As the crowd pushes closer around the crime scene and yellow tape gets strung around the place of murder, theft or other forms of violence, little white chalk people get drawn around a corpse and its contortions there from the sidelines with a bag and lighting equipment comes the often unsung hero of our articles. He or she is an important part of every investigation, with their sharp eye for detail and the patience of job in the hustle and bustle that never fails to happen as the newest crime gets tagged, bagged and labeled. I am talking about the Forensics Photographer.
Aside from taking fingerprints, dusting the crime scene and bagging evidence carefully to bring to the forensics lab and later the Court room, photos are an important part of every crime investigation and later as evidence in Court.
Forensics Photography is a fantastic tool to collect and catalog data as well. Sometimes a sweep of the surroundings with the camera logs in images which would otherwise would have been overlooked or forgotten. The person in the third row of the onlookers. That broken piece of glass in the shadow. Our busy Patrol Officer might have not noticed it, but our camera lens has picked it up.
One of the most important things in Forensic Photography is the sharpness of the image. It has to be sharp as a well honed blade. Any fuzziness, pixilation or shake, and it is as useless to the Court and the Investigators as an eagle with pinkeye. The entire case rests on Forensic Photography and any flaw however slight, could cost a case to be lost.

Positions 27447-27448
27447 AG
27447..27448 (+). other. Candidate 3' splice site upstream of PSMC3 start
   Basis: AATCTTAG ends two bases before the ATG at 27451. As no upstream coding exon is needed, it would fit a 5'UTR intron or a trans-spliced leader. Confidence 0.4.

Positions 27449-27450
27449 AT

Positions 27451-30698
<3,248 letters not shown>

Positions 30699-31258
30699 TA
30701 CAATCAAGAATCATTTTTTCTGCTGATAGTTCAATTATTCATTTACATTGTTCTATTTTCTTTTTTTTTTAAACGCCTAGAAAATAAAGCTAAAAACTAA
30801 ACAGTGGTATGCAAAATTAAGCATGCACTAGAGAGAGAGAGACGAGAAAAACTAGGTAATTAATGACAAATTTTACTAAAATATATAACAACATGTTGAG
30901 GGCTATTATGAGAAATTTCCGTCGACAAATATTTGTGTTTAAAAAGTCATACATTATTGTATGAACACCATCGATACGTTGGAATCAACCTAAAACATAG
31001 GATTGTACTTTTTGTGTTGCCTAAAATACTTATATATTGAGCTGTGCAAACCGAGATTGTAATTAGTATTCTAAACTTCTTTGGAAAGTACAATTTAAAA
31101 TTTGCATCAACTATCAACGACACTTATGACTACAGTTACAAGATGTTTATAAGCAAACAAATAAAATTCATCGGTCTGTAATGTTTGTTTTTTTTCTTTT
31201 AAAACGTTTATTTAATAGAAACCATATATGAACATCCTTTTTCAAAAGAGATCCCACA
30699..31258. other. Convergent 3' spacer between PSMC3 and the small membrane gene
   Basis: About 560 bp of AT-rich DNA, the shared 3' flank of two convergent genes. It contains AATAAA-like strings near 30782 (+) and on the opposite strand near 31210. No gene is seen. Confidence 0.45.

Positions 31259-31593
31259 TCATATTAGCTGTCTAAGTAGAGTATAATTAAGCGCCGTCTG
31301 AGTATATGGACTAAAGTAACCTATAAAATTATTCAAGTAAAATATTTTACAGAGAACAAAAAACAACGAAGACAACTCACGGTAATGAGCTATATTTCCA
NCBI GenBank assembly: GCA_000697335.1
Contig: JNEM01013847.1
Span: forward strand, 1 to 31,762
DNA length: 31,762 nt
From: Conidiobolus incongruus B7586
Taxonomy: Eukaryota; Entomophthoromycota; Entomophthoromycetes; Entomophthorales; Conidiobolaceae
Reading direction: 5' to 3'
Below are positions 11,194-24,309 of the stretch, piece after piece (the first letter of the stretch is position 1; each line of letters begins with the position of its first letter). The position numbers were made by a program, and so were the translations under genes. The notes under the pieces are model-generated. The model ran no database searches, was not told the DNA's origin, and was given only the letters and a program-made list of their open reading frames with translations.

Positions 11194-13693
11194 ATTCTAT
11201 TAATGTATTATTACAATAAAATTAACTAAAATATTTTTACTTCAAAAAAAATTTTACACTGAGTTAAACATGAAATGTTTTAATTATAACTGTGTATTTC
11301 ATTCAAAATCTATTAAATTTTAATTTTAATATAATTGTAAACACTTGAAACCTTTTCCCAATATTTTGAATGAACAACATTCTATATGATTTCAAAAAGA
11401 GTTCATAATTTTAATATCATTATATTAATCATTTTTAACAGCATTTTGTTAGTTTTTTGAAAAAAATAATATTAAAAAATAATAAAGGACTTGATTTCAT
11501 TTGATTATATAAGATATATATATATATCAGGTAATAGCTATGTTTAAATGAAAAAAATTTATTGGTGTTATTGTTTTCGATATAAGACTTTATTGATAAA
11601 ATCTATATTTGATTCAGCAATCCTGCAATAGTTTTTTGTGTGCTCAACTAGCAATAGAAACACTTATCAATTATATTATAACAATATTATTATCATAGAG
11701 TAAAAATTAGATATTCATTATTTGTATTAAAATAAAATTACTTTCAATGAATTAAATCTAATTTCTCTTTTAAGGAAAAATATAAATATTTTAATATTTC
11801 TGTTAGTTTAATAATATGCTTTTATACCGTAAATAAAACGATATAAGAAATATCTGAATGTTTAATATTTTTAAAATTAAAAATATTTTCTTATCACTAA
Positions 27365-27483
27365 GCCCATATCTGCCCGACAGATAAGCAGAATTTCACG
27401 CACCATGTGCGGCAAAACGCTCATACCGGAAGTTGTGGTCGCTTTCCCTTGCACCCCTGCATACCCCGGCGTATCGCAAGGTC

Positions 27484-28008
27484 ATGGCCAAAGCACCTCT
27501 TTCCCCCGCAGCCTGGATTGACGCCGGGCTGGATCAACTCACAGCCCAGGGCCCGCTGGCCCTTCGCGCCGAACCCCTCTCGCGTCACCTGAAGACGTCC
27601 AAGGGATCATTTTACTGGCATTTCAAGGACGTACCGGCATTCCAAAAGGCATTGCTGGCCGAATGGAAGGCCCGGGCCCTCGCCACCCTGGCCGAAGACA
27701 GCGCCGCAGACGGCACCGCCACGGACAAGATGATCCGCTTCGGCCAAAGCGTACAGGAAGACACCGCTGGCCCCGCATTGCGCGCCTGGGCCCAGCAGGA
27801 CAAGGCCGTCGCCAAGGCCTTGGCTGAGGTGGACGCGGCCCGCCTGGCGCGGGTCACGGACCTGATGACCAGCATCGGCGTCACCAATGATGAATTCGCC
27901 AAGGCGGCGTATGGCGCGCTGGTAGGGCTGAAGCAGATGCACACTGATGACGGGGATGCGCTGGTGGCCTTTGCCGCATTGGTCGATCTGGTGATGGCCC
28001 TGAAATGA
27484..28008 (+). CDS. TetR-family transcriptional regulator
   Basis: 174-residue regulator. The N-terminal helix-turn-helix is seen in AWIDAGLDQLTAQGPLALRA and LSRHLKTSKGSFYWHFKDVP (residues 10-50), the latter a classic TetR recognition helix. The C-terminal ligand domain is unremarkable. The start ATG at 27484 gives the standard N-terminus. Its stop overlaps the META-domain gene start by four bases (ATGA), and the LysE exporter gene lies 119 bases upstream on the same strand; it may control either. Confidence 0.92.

Never, ever disturb the crime scene. The first round of photos has to be taken before anything has been touched, removed or altered. It is the freeze frame of the crime scene. The closest you will come to having been there during the crime. So make sure you plan the photo before you take it. Later if you must small adjustments, like the adding of a measuring tool to show distance is permissible, but not during the first go over.
Make sure you get a complete set of shots. Those should include a close-up, a mid-range and a wide-angle. The angle is very important as well. If you use the wrong point of view, you may easily undo the best shoot by misrepresenting the relationship of distance to the object etc. Remember, your photo has to show exactly what is set out before you.
You need to record everything in writing. Mark out specific items, but never mark on the photo itself. For that, it is wise to use an overlay that you can remove as is needed. Transparency paper is used for that purpose. Make sure your lighting and exposure is set correctly. There are a lot of extremely good literature available that can teach you how to set your exposure for which light, background and scenario. This helps take the perfect pictures needed.
Lastly but not least, photos can be messed up easily if your equipment is not in tip top shape. Make sure that your lens is clean at all times of dust. No smudges, etc. I know it seems to be a topic that should not even have to be mentioned, but often it is the small things we overlook. After all the entire point of forensic photography is to capture those small seemingly mute points that are often overlooked.
A suggest you make yourself a checklist and place even the most common sense items on your list. Batteries, lens cleaning equipment, tripod, removing the lens cap. When you think of it, write it down. You will be surprised sometimes how easily even the best professional forensic photographer can make a simple mistake that could have been prevented by a checklist. Remember the victim is counting on you too.